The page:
My research focuses on large-scale land acquisitions (LSLAs) in the Global South. Based on experiences from Mozambique, I analyze the processes through which LSLAs take place, and the implications of LSLAs to households and family farmers in general. My findings speak to democratic deficits that hinder community consultations from being forums of inclusion and negotiation between local communities and investors. Thus, in practice, LSLAs often represent the grabbing of family farmers’ land, in line with the rationale of increasing agricultural efficiency. In approaching the implications of LSLAs, gender is central since although land deprivation affects family farmers in general, it hits stronger the individuals and households with limited off-farm livelihoods (generally women and women-headed households). Central words and concepts are therefore: large-scale land acquisitions, community consultations, land rights/control, national and international frameworks on land rights, gender, livelihoods.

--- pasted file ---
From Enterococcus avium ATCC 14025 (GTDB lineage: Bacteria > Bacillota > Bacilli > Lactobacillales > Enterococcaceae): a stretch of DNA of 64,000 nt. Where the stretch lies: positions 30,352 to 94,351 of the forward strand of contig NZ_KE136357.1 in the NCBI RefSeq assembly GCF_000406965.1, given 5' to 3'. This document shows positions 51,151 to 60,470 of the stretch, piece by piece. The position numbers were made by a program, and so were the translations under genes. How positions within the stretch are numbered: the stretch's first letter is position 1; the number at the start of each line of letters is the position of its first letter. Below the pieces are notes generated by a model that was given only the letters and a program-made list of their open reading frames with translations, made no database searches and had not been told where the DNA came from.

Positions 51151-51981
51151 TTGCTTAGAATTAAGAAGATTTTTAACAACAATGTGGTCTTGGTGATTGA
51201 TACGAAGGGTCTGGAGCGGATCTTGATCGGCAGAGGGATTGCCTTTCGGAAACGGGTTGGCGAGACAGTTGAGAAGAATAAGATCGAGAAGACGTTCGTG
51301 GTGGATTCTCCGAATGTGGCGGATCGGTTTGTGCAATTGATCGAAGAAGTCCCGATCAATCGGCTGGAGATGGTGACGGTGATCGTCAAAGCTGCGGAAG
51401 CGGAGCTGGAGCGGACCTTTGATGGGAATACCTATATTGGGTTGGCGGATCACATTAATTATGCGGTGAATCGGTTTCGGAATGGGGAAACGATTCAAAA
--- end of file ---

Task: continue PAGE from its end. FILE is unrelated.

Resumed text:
In addition to the research above, together with colleagues I am starting a Formas-financed project that seeks to investigate experiences from indigenous community-based ecotourism in Brazil, Ecuador e Mozambique. Central words and concepts are: indigenous land rights, empowerment, socio-environmental Justice.
In the current year (2021), in addition to teaching in the course “Environment and Development”, I am responsible for (and do most of the teaching in) the following courses at :
- Thesis Essay (C-Uppsats)
- Migration Processes
- Development Theories
- Research Design
For publications see also: https://www.researchgate.net/profile/Juliana-Porsani